David Macaulay is famous for his “how things work” books. How Machines Work: Zoo Break! is a new book that is really fun. So fun that it took me a long time to get it back from Amanda and Huxley so I could review it.
The concept is simple. A story, a simple story, is constructed, that has nothing to do with machines. Except it has everything to do with machines. Two critters, Sloth and Sengi, are in a zoo and trying to escape. Their various escapades lead to situations that allow the exploration of all those interesting mechanical concepts, such as inclined planes, levers and fulcrums and leverage, wheels, pulleys, zippers, and so on.
The book’s cover is a machine with gers, and you can turn one of the gears to watch the sloth go up and down. That is great fun for the littler kids. Every page has 3D pullouts and thingies that demonstrate the physical concepts explored by Macaulay. The book is just a lot of fun.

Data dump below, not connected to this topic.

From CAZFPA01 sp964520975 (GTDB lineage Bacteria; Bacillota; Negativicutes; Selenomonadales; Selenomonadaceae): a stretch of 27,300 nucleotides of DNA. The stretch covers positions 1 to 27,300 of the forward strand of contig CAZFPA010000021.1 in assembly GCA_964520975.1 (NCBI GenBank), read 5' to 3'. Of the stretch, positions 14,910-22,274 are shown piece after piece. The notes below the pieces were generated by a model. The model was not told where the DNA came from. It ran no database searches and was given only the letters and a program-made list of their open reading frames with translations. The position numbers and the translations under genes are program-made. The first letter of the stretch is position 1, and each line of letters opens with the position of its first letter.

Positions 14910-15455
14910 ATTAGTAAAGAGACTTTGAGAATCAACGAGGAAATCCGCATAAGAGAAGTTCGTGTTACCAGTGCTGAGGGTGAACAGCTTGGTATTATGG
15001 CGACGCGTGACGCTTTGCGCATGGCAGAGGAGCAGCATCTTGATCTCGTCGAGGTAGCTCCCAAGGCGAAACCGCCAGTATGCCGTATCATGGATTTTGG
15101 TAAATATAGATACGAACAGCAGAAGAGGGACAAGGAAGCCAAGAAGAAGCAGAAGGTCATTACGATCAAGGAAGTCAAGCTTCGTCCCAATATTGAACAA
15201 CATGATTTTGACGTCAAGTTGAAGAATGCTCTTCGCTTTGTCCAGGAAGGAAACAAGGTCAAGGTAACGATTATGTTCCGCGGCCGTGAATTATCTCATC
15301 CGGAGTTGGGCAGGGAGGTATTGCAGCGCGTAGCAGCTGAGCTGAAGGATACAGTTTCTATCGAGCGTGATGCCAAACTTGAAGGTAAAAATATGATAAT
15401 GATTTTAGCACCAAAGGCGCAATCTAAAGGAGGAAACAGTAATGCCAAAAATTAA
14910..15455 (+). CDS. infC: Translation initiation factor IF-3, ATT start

Sloth, the main character, is a sloth. Sengi, Sloth’s sidekick, is a Sengi. What is a Sengi? It is also known as an Elephant Shrew. What is an Elephant Shrew? It is a forest dwelling insect eating critter that looks vaguely like a rodent but with an elephant like trunk, sort of. In the old days (before the 1990s) we used to say that “An Elephant Shrew is neither an Elephant and a Shrew.” In the old old days, Sengi were classified as shrews. Then, they became reclassified as something other than shrews, but still, obviously, not closely related to elephants. The “elephant” in the name is just because of the elephant-trunk-like nose. But more recently, Sengi were reclassified again into a group that includes elephans (and aardvarks and some other stuff). And it is because Sengi are related to elephants (closely enough) that Macaulay used a sengi (played by Sengi the Sidekick) … he felt an elephant would be the perfect character but they were too small, thus the shrew. And, as you will see, in the end, tamed.
Other Macaulay books (small selection, there are several):